alexa Motor activity in depressed children.


Journal of Child and Adolescent Behavior

Author(s): Aronen ET, Simola P, Soininen M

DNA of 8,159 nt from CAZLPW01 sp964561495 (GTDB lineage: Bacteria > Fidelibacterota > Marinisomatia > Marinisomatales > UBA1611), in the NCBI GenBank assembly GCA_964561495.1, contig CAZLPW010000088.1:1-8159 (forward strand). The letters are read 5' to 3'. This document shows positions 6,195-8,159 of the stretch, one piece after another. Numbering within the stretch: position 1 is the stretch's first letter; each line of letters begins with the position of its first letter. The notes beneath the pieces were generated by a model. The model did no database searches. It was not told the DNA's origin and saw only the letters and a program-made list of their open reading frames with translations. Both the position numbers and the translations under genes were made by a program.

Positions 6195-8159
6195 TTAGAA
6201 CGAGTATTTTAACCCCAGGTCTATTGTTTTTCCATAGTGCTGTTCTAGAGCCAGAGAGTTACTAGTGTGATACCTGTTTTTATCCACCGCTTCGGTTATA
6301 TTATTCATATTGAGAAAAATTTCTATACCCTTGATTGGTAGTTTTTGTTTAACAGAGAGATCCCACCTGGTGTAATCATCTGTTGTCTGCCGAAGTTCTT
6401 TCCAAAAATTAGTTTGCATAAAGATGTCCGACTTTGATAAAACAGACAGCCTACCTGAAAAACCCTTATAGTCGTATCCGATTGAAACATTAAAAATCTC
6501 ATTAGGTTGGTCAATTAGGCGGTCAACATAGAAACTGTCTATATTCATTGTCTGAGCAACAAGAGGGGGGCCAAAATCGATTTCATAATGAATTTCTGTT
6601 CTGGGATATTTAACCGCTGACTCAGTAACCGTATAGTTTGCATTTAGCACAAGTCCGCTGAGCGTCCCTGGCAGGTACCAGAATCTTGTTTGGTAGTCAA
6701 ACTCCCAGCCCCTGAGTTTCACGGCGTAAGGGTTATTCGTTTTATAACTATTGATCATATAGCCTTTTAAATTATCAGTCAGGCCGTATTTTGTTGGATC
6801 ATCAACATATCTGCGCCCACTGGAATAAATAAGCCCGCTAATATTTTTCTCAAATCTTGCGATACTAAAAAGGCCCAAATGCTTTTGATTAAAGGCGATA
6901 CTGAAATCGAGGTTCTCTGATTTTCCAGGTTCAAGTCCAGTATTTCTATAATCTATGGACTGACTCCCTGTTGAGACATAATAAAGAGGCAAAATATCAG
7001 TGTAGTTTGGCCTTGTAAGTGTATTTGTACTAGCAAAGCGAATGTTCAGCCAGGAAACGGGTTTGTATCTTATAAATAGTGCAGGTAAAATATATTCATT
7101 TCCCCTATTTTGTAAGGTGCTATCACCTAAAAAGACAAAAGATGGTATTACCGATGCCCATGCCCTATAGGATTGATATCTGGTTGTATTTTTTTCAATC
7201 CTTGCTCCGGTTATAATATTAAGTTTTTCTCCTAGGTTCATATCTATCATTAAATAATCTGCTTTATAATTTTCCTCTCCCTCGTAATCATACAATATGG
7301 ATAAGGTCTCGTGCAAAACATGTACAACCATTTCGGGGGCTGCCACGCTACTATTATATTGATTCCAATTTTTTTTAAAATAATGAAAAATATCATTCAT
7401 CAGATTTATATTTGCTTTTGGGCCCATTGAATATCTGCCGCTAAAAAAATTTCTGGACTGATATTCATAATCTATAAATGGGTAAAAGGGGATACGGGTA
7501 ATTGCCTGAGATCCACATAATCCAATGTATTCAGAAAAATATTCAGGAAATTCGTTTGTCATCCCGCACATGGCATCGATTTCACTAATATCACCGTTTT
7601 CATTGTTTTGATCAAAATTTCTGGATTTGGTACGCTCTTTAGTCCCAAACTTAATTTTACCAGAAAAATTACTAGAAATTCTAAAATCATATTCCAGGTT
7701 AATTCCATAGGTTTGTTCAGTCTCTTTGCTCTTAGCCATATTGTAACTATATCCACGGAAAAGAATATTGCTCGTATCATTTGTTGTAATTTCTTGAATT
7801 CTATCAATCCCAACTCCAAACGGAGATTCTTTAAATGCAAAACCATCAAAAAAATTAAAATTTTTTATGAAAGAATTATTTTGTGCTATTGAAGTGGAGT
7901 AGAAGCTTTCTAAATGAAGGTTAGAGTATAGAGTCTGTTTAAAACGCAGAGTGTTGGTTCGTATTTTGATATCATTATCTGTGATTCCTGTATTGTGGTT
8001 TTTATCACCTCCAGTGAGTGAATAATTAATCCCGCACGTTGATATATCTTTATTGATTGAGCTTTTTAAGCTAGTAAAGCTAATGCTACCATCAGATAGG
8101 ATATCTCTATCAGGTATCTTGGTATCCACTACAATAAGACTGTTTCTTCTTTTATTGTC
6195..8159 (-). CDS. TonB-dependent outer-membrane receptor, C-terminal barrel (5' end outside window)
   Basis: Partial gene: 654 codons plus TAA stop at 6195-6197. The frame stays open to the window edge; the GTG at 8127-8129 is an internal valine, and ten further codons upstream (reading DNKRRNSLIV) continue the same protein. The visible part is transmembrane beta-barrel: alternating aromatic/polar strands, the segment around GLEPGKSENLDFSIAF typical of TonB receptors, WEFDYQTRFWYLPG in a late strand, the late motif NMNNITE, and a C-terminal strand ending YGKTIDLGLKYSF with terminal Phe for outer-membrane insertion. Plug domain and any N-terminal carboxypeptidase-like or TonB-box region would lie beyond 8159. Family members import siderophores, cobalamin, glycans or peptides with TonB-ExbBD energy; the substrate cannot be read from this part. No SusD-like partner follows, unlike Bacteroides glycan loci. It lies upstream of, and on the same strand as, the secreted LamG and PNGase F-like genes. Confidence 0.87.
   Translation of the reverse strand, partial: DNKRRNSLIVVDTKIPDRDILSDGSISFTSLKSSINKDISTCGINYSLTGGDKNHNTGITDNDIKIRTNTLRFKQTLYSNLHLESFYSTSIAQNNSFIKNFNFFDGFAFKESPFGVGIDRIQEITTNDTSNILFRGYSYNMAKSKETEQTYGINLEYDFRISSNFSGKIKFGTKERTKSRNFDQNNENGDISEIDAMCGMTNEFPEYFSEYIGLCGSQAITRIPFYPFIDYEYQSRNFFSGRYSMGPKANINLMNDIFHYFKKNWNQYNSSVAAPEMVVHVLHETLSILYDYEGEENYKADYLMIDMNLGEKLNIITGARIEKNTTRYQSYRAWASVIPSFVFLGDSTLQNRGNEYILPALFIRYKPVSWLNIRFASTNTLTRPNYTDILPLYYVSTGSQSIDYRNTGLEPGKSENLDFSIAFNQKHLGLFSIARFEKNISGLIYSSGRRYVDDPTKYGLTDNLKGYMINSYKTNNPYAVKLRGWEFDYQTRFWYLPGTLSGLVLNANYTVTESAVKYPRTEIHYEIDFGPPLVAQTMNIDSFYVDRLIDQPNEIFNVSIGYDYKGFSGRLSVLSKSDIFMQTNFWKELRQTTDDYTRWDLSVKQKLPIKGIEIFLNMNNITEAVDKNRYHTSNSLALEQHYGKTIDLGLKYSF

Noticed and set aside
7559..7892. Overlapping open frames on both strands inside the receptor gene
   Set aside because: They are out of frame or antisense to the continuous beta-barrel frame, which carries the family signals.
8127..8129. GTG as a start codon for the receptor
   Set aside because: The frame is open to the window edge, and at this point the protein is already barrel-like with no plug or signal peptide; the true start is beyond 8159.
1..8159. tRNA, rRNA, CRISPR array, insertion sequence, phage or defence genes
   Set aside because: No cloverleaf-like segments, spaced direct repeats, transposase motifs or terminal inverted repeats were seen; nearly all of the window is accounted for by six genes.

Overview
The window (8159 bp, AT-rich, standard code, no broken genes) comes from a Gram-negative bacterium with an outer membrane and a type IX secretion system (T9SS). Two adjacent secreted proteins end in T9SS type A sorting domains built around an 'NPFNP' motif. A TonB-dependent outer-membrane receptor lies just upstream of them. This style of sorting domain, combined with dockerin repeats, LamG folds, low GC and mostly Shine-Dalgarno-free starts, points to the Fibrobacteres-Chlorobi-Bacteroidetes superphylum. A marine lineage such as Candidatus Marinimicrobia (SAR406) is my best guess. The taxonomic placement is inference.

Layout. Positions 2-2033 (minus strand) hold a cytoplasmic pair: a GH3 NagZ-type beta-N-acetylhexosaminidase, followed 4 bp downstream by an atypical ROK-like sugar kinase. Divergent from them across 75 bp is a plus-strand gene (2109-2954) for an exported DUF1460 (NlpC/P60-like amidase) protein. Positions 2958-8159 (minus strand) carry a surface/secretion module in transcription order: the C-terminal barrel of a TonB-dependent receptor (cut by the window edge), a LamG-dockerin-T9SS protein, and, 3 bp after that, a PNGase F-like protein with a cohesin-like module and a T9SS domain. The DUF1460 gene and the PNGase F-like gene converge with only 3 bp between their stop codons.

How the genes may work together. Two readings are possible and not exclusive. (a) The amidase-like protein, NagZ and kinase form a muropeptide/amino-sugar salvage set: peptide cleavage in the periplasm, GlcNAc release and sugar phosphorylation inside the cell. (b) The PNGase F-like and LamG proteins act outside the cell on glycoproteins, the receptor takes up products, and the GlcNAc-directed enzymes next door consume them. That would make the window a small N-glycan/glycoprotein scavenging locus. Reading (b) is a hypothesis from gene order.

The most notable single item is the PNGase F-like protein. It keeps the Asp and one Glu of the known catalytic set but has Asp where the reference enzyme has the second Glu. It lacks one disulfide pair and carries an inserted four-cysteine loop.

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Abstract BACKGROUND: Motor retardation is a cardinal feature in adult depression. Limited information exists about motor activity in depressed children. The present study evaluated motor activity in depressed children compared to controls and investigated whether motor activity can be linked with the severity of symptoms in depressed children. METHOD: Motor activity during both day- and night time was recorded by actigraphy in twenty-two depressed children and their controls. A K-SADS-PL interview of the child and his/her mother was used to diagnose depression. The depressed children filled in the Child Depression Inventory (CDI) as a self-report of the severity of depression. Parents and teachers of both depressed children and controls filled in the Child Behavior Checklist (CBCL) and the Teacher Report Form (TRF). RESULTS: Motor activity was reduced during the daytime in depressed children compared to controls (p<0.001). Depressed children spent more time in total immobility during the night time than their peers (p<0.05). In depressed children motor activity was linked with the severity of self- (r=-0.45, p<0.05) and teacher-reported (r=-0.52, p<0.05) symptoms. Depressed children with suicidal ideation (n=10) differed significantly in motor activity compared to depressed children without suicidal ideation (n=12) and controls (n=22). LIMITATIONS: Sample size was only moderate. CONCLUSIONS: Reduced motor activity is an important feature of childhood depression. Objectively measured motor activity can distinguish depressed children from their peers. Motor retardation can be linked with the severity of depression, especially suicidal ideation and possibly subtype depressed children into groups with different etiology, treatment needs and course of illness. Copyright © 2011 Elsevier B.V. All rights reserved. This article was published in J Affect Disord and referenced in Journal of Child and Adolescent Behavior

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